Many fossils found around
Turkana, Olorgasailie or Oldupai
point to the theory that the history of mankind started in Kenya and Tanzania. The East African coast
has been a centre of trade since early times. Exports included ivory,
tortoiseshell and slaves. Over the centuries Arab merchants had a strong
influence to the coastal towns. At the end of the 15th century Vasco da
Gama landed in Kenya
and in the following the Portuguese tried to gain control of the Kenyan coast
but were eventually driven off by the
Swahili and Omani Arab states. Slaves had been traded in Kenya for
many years and with the spread of the British anti-slavery movement, a treaty
was signed in the middle of the 19th century banning the export of slaves.
In the 1880s Africa
was devided between the European countries. The
British East African Protectorate was established in 1895 and a railway
system was built opening up the country for colonisation. However
anti-colonialist feeling spread among the African peoples leading to revolts
by the Kikuyu, the Kisii and the Maasai. Four years
before the first world war coffee-growing began on a large scale. After the war the Soldier Settlement scheme
gave land in the highlands to British ex-soldiers fuelling further resentment
among Kenyans which increased as Kenya became a British colony in
1920. The great depression of the
1930s caused economic problems in Kenya. At the end of the 1930s
the second world war began and Abbysinia (Italian
Ethiopia) declared war on Kenya.
Kenyans fought with the King’s African Rifles contributing towards the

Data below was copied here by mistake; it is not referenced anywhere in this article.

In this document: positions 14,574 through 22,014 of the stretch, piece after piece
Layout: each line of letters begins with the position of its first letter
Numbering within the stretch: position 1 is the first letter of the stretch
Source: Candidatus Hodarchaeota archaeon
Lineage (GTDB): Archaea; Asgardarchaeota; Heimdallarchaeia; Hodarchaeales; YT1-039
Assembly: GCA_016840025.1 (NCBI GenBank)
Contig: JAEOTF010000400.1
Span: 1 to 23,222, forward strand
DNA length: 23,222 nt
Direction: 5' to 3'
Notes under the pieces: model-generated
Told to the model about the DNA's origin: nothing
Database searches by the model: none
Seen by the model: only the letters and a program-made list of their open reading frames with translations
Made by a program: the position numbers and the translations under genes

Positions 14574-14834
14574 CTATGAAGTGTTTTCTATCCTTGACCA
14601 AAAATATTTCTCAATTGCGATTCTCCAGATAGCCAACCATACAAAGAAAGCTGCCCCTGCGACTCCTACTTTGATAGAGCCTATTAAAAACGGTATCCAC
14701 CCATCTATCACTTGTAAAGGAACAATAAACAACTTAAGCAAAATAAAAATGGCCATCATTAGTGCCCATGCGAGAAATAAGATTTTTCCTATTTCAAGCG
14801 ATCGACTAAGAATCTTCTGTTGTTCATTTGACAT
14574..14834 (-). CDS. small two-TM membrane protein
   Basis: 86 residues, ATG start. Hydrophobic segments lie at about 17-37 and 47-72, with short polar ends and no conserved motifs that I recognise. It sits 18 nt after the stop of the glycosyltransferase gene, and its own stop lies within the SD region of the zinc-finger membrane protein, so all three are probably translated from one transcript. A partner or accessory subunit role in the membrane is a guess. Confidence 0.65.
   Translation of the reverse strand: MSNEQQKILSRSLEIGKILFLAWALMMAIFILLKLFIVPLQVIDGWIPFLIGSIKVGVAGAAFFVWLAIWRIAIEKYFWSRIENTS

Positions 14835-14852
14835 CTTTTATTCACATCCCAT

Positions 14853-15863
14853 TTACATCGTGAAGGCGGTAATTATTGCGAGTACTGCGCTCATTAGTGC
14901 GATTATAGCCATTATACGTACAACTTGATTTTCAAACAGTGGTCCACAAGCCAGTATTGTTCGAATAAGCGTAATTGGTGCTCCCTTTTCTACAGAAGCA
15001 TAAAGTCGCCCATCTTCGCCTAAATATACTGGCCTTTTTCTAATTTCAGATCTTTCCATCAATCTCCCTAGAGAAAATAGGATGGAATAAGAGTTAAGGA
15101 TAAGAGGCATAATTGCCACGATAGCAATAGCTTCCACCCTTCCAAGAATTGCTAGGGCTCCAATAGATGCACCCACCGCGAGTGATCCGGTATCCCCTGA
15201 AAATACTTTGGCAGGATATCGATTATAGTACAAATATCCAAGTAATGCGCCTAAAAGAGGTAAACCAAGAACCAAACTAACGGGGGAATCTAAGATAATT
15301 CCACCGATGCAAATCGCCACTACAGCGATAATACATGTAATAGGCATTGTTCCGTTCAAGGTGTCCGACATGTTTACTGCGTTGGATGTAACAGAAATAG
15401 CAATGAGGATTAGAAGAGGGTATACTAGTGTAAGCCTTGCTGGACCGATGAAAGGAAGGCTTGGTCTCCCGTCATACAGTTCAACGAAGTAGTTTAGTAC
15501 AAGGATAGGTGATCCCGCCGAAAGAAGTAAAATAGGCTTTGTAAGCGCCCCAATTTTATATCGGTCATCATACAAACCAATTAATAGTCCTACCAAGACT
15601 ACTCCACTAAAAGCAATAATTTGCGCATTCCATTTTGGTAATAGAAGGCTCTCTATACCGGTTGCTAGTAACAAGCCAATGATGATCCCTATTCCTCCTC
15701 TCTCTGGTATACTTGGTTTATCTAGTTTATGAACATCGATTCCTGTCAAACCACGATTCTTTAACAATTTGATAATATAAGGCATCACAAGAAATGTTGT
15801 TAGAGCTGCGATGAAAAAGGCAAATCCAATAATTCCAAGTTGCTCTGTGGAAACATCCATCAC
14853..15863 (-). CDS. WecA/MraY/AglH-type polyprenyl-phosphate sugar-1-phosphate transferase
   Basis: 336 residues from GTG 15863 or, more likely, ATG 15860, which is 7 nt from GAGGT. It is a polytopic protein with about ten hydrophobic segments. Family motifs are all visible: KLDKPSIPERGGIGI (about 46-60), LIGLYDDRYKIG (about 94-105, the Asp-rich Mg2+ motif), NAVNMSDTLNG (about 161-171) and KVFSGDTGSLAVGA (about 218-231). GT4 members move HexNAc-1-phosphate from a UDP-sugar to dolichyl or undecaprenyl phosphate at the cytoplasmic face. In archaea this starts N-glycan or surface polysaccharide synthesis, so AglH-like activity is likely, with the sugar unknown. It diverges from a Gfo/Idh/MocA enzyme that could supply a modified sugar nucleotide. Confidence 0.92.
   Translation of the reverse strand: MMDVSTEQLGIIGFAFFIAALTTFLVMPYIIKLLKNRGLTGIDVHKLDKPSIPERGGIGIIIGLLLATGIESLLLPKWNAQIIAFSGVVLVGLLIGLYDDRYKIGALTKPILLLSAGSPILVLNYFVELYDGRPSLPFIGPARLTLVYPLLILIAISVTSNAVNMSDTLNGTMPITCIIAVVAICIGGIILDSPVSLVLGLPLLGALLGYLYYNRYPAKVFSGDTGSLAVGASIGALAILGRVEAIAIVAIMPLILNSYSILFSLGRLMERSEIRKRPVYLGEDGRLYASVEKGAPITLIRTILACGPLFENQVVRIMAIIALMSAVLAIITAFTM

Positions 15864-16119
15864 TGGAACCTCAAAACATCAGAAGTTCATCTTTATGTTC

success of the allied army in Africa. In
1952 the rise of Kenyan nationalism including the activities of the Mau Mau (an underground military movement opposed to British
rule) led to a state of emergency. Many Kenyans were imprisoned, political
leaders arrested and Dedan Kimathi,
a Kenyan army commander was executed. Kenya finally achieved
independence in 1963 and Jomo Kenyatta became the
Republic’s first president. By the end of the 1960s the new government’s
Africanisation policy led to many of the Asian
population leaving Kenya.
On Jomo Kenyatta’s death in 1978 his vice-president
Daniel Arap Moi became Kenya’s
For many centuries Kenya
traded with merchants from Arabia and parts of Asia.
Today Kenya exports to its
neighbouring countries linked to Kenya by road and rail. Other
trading partners include the United Kingdom,
Germany, the Netherlands, Egypt,
South Africa and the USA. Kenya has very few mineral resources but the
beautiful country and abundance of wildlife has fuelled the tourist industry
making tourism Kenya’s
largest foreign currency earner.
At the end of the 1990s agriculture was affected by the weather phenomen El Nino, when rains destroyed crops in 1997 and
1998. Agricultural products include sugar cane, tea, coffee, corn, wheat,
rice, pineapples and sisal. Pyrethrum (used in insecticides) is alsow grown. Kenyan industrial activities are the
production of chemical products, cement, textiles, paper, beer, soft drinks,
grain and sugar milling.
The major (abt. 66 %) number of the population
is christian. Islam and Hinduism is practised mainly along the coast not
forgetting the typical traditional religions of the various ethnic groups.